Monday, 2 July 2012

3 things that carers need to consider when purchasing alarms for elderly or disabled relatives



Personal alarms for the elderly and disabled people are designed to give peace of mind to those at risk and their families and carers through their functions. Variety in types of alarms, the way they’re marketed online and geo-location of the call centres can make it difficult for carers to decide which system works best for their loved ones. Based on our experience and talks with carers we’re highlighting 3 equally important points that are crucial when purchasing an alarm for an elderly or disabled relative:

1) The personal alarm unit: The unit is one of the most important aspects of the service and they’re expected to function reasonably well when required. The best way to find out about the function of these devices is to ask providers the right questions. The following questions can help:
  • Is two way communication possible on the system? This is an important question to ask as some alarms will send a signal to a call centre and an operator will call the person back on their telephone or mobile. The call back will only add to the agony of the person in need of help if they can’t walk to their telephone for various reasons.
  • Is the microphone on the pendant or on the unit? It is ideal to have the microphone on the pendant. However, current versions have shortcomings. They may not be water-resistant. This prevents the resident to use the device in one of the most hazardous places in the house – bathroom. Also having the microphone on the pendant can substantially shorten their battery life and make them heavier. So it is crucial to ensure the pendant is water-resistant, has a relatively long battery life and is as light as possible.    
  •  How far is the range of the pendant from the device? Most pendants have a typical range of 50 to 70 metres depending on the buildings. However, the range can be extended. Some devices work using 3G or mobile phone signals. Theoretically there is no limitation on their range as they perform on their own rather than a personal alarm unit. However, there are problems with them, for example, they may need to be charged regularly and there can be problems with signals in some areas.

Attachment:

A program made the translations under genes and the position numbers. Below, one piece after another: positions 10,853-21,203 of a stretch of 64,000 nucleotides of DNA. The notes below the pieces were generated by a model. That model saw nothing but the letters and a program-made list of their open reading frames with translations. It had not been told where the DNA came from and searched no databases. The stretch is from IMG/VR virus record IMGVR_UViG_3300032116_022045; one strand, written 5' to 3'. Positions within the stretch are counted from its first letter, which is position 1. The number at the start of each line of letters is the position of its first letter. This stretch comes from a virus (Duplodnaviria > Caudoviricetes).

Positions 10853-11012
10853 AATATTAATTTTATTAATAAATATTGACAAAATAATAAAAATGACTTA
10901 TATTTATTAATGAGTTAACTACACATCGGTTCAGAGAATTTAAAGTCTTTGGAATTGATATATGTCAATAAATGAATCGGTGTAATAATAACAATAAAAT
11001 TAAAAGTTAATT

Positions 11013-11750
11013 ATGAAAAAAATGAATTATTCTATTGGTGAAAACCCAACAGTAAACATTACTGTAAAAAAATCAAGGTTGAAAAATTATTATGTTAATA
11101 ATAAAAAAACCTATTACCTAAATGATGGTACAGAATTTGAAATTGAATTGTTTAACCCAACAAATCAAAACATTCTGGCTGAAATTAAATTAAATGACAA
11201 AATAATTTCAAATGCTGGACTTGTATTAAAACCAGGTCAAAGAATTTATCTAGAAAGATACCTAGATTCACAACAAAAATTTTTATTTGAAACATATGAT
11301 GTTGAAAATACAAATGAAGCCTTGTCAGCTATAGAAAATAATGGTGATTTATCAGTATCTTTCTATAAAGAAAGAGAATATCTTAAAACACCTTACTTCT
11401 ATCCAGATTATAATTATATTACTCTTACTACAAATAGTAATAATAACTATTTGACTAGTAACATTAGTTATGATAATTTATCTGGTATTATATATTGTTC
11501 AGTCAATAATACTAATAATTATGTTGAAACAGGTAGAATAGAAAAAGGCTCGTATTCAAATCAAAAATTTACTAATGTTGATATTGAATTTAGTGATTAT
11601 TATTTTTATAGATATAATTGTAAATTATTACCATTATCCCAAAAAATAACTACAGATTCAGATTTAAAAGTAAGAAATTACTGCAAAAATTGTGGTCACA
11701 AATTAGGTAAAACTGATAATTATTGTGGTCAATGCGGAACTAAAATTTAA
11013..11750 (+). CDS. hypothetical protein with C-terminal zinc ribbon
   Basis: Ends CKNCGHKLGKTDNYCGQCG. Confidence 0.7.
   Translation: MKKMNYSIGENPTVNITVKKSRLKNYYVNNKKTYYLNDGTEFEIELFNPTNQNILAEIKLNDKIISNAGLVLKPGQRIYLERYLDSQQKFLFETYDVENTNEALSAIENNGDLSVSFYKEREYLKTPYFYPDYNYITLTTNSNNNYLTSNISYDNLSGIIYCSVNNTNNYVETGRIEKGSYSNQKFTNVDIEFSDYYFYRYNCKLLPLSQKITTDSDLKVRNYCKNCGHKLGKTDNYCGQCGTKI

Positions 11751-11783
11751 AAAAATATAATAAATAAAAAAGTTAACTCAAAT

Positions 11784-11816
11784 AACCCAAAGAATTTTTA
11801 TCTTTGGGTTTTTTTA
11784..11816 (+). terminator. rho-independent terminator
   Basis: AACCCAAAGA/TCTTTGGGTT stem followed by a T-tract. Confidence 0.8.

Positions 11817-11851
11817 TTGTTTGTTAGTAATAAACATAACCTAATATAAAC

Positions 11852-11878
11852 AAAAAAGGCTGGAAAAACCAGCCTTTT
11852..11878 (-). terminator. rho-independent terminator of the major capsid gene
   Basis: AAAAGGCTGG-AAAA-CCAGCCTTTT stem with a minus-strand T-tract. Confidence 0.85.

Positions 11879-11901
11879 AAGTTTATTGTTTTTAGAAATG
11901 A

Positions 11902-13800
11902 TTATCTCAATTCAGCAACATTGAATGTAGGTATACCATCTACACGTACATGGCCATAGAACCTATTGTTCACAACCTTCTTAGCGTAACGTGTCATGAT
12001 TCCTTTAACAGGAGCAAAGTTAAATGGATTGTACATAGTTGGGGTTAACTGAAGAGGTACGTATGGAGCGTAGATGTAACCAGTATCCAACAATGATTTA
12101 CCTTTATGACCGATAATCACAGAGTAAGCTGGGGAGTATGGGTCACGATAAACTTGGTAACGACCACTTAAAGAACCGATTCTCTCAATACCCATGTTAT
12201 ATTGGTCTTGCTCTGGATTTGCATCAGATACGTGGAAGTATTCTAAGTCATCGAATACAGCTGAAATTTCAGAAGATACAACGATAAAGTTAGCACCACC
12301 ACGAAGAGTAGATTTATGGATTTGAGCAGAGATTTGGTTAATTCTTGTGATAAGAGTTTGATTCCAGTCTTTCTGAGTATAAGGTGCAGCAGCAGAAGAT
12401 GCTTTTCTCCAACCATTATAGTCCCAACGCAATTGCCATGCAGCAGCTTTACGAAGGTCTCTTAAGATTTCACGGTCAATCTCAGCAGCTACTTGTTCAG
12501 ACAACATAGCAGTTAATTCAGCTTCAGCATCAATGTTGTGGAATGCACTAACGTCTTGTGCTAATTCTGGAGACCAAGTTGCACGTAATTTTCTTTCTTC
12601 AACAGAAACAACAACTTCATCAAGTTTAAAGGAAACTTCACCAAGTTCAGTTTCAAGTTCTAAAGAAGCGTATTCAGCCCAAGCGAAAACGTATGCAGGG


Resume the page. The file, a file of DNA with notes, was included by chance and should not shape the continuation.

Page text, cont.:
• Does the personal alarm unit have capacity for additional sensors as the need of a client changes with aging? For example, a smoke detector, a medication dispenser or a motion detection sensor. Some providers may provide a unit with the right capacity but do not provide additional sensors. It is advisable to find out how much they may approximately cost. 

2) Call centre: theoretically it doesn’t matter whether a call centre is based in the UK or abroad. However, there can be substantial differences in the way a call centre is run in the UK with one run in other parts of the world. It is absolutely crucial to ensure the call centre is designed to deal with elderly people and have great understanding of their problems. Relevant questions to ask are:

  • What are your protocols for falls management? What will you do if the operators couldn’t hear the resident? Will you stay on line until help arrives? What will you do if none of the key contacts are accessible?
  • Does the call centre pick up low battery warnings? If yes, how do you manage warnings?
  • What is the call centre’s response rate? This means how long will it take for an alarm to be answered by an operator. This is usually measured within 60 seconds, 90 seconds or 180 seconds depending on the number of alarms raised within a certain time. The response rate may change depending on the weather condition. Though it is important, how a call is handled when connected is more important. The operators should be extremely reassuring and welcoming to ensure clients use their pendants again when needs be.

3) Data: How the data is collected, checked, monitored, kept and used to arrange help is extremely important. Given the nature of this service they should be registered with Information Commissioner’s Office as a data controller, have privacy and data protection policies in place. If they are asking you to fill an online form that specific page that is used to collect data should be appropriately secured. The page should display a security certificate. One way to find out is to look for https:// in the address bar. 

To see the range of services that we provide please visit: our website 

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